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Thursday, September 23, 2010

Adjunct Nation

Let us climb into the wayback machine and travel to that distant time of 1990. Many of you will have been too young to drink then (half the population was 17 or younger at the time), and probably the rest of you were drinking Hamm's. The Americans who had discovered craft beer resided in that fiery, fundamentalist stage of the just-converted. In their backlash against additive-laden tin can beers, they were Reinheitsgebot-curious, allowing exemptions for wheat, say, but little else. Breweries dabbling with fruit and honey were regarded with suspicion, if they were regarded at all. Other ingredients were dismissed with a sneer as "adjuncts." It was an article of morality.

Ah, how things have changed. I haven't run the numbers, but my guess is that something north of 75% of the brewpubs around town have a beer on tap with some formerly-suspicious contaminant. Last week, I stopped in to Laurelwood and discovered their Bay Laurel Pale. Last night, I moseyed over to Coalition for a pint of maple porter--one of my new fave beers. Ales adulterated with chocolate, coffee, pepper, herbs, and fruit are so common they don't even register as something to consider. The change has become so complete that even corn and rice make their way into beer--the two grains no brewer would ever have considered using twenty years ago.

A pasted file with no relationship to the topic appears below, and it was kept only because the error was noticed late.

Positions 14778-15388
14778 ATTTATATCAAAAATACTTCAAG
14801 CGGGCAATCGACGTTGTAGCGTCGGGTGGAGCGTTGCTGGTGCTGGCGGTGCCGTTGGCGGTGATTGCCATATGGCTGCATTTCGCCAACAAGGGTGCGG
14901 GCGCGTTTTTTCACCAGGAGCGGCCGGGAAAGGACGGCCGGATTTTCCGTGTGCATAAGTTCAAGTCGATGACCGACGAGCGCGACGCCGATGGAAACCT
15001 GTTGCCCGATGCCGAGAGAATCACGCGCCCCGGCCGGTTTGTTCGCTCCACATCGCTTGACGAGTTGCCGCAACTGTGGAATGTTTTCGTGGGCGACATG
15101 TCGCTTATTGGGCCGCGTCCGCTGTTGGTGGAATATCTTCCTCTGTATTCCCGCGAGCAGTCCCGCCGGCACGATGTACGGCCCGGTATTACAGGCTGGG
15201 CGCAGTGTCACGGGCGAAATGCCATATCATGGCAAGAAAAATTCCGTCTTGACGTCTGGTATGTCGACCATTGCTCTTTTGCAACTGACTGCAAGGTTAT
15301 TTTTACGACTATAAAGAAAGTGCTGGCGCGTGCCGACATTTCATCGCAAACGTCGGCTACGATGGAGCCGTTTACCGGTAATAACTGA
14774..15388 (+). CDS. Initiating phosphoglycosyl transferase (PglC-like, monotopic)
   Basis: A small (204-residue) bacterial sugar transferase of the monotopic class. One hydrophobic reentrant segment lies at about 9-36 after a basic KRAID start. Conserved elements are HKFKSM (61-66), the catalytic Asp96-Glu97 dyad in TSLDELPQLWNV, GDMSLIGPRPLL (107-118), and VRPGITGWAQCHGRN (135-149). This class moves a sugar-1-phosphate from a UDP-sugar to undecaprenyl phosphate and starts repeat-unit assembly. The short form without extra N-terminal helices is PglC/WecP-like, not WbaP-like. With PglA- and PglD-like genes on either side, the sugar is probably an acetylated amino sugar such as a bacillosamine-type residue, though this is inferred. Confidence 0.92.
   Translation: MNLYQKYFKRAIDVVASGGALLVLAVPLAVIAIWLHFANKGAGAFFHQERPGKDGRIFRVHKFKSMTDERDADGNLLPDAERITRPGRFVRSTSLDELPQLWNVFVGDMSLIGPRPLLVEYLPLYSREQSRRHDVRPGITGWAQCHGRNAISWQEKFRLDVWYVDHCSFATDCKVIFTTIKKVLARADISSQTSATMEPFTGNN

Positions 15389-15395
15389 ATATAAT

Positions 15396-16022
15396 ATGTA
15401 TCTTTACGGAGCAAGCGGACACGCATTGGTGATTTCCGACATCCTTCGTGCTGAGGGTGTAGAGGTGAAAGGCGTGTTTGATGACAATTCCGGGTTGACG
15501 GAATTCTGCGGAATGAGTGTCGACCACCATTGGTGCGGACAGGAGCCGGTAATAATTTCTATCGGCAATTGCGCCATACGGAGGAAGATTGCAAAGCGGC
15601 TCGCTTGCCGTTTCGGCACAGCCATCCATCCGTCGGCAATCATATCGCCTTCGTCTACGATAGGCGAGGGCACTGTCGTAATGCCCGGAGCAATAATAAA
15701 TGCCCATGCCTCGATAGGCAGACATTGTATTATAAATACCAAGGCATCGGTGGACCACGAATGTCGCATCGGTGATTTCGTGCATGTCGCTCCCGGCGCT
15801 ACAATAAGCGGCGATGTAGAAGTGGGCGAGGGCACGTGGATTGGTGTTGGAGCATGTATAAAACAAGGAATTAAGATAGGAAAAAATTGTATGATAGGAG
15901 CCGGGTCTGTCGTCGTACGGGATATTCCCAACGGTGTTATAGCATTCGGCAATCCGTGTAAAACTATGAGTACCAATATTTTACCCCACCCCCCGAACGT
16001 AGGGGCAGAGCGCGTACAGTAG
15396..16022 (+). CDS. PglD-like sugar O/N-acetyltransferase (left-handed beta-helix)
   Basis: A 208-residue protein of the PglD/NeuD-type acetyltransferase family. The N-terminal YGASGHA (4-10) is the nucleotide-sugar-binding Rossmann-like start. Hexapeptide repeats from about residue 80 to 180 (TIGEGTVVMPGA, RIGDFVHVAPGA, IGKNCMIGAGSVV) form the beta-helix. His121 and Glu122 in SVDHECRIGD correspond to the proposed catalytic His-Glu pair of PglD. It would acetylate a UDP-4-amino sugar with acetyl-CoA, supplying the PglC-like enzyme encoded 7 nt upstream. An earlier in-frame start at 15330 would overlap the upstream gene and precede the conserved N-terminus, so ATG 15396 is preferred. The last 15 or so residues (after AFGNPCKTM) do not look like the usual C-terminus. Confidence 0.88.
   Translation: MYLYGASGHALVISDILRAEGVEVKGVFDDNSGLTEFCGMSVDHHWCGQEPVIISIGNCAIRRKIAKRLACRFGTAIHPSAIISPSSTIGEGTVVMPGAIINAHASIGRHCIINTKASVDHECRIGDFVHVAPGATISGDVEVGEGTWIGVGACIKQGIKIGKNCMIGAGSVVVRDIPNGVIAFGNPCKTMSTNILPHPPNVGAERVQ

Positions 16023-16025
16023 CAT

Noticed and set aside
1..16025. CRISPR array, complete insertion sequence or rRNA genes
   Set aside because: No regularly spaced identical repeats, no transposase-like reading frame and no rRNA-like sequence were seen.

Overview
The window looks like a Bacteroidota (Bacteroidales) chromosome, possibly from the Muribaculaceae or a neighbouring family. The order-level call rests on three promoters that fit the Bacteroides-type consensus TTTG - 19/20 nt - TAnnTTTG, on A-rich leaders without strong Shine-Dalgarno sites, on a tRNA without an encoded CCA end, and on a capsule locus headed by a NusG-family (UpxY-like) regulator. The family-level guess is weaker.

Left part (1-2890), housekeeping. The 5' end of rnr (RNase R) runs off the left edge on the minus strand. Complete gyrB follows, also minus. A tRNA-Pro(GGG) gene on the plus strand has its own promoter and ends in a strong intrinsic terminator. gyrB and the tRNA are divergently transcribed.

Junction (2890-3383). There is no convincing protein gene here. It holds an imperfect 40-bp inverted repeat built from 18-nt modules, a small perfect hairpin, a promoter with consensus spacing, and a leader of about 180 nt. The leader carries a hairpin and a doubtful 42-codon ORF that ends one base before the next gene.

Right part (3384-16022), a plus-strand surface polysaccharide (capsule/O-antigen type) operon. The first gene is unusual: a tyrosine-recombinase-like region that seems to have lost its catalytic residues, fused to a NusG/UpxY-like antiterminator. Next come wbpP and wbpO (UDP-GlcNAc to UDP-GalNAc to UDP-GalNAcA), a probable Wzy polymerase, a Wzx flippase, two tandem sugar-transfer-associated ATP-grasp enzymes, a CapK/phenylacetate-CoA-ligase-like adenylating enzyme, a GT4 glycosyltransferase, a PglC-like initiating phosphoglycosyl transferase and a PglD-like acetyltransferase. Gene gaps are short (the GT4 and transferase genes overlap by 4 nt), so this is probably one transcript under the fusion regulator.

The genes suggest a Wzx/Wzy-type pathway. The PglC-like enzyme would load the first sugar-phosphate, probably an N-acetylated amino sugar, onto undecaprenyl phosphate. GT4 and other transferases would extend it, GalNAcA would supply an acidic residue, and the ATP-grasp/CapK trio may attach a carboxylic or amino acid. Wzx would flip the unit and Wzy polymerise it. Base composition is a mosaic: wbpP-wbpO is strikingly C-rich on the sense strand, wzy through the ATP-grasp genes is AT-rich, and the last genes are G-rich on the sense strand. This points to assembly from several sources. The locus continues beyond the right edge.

Historically, of course, adjuncts were ubiquitous. Read through descriptions of some of the crazy English or German styles, and you realize that at one time, a barley-hops-water-yeast beer would have been an austere curiosity. The use of other ingredients seems more natural and obvious when you think about it; while malt and hops offer fair diversity, if a brewer wants to draw out certain notes, why limit himself to just these ingredients?